As a United Nations report revealed earlier this month, North Korea continues to dodge international sanctions and raise money for its nuclear weapons program, despite attempts to bar it from the global financial system. The report from the panel of experts charged by the U.N. Security Council with overseeing enforcement of U.N. sanctions on North Korea conclusively shows how Pyongyang capitalizes on an old method of sanctions-busting—smuggling—and a much newer one: hacking. In both cases, its tactics are getting more innovative.
When it comes to smuggling, North Korea’s use of ship-to-ship transfers continues to circumvent sanctions “unabated,” including through previously unreported methods. North Korea has been so successful in importing refined petroleum that the U.N. report said there are no current shortages of gasoline or diesel fuel within the country. Meanwhile, Pyongyang has used increasingly sophisticated cyberattacks “to steal funds from financial institutions and cryptocurrency exchanges,” the report warned, allowing it “to evade financial sanctions and generate income in ways that are harder to trace.” In both cases, North Korea relies on jurisdictions that lack either the will or the ability to stop it.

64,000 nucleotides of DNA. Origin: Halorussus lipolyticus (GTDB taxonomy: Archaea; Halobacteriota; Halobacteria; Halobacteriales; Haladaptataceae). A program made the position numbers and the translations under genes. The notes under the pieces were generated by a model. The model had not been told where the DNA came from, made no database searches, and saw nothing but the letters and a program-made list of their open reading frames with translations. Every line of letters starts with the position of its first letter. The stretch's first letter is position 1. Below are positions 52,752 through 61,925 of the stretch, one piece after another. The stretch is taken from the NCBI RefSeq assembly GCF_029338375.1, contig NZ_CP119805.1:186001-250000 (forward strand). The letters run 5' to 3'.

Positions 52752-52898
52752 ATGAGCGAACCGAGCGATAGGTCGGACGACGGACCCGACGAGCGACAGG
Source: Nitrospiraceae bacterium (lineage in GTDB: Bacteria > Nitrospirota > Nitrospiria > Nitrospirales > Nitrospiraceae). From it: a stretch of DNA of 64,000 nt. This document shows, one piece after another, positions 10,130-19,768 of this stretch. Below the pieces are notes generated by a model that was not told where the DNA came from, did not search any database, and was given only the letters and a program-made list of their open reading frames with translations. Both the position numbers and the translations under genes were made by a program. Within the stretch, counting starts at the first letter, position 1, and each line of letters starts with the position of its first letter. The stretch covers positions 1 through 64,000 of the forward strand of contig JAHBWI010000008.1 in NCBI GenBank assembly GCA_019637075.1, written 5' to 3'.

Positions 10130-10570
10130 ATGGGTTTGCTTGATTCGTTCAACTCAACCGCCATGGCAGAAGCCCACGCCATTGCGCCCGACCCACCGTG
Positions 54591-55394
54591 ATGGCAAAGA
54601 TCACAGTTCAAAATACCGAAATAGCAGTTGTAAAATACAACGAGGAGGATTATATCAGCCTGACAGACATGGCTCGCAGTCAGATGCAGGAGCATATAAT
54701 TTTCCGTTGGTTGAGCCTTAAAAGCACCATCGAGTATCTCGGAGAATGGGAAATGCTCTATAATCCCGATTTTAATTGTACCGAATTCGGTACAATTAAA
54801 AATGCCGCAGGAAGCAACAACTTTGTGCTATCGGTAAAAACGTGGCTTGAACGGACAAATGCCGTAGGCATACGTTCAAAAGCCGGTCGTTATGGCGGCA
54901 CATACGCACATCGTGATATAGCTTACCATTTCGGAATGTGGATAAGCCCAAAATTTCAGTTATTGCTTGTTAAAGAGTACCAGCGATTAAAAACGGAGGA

Read the full article in World Politics Review.
More from CNAS
VideoWeaponized Interdependence – Economic Networks, Sanctions, and State Coercion
Contrary to traditional arguments that globalization and economic interdependence will lead to increasing international cooperation, this episode discusses how states can weap...
By Elizabeth Rosenberg
VideoSaudi Arabia Moving Forward With Plans To Sell Shares Of Aramco
Saudi Arabia says it's going ahead with plans to sell shares of the state oil company, Aramco. It's a long-delayed effort to raise money for the monarchy's reform program but ...
By Rachel Ziemba
CommentaryWhy corporate America needs to have a code of conduct for China
The dispute between China and the National Basketball Association after Houston Rockets general manager Daryl Morey tweeted support for the Hong Kong protestors is the highest...
By Peter Harrell
CommentaryTrump’s Use of Sanctions Is Nothing Like Obama’s
Two and a half years into Donald Trump’s presidency, there is no doubt that economic sanctions are his administration’s foreign-policy weapon of choice. From China to Iran to ...
By Peter Harrell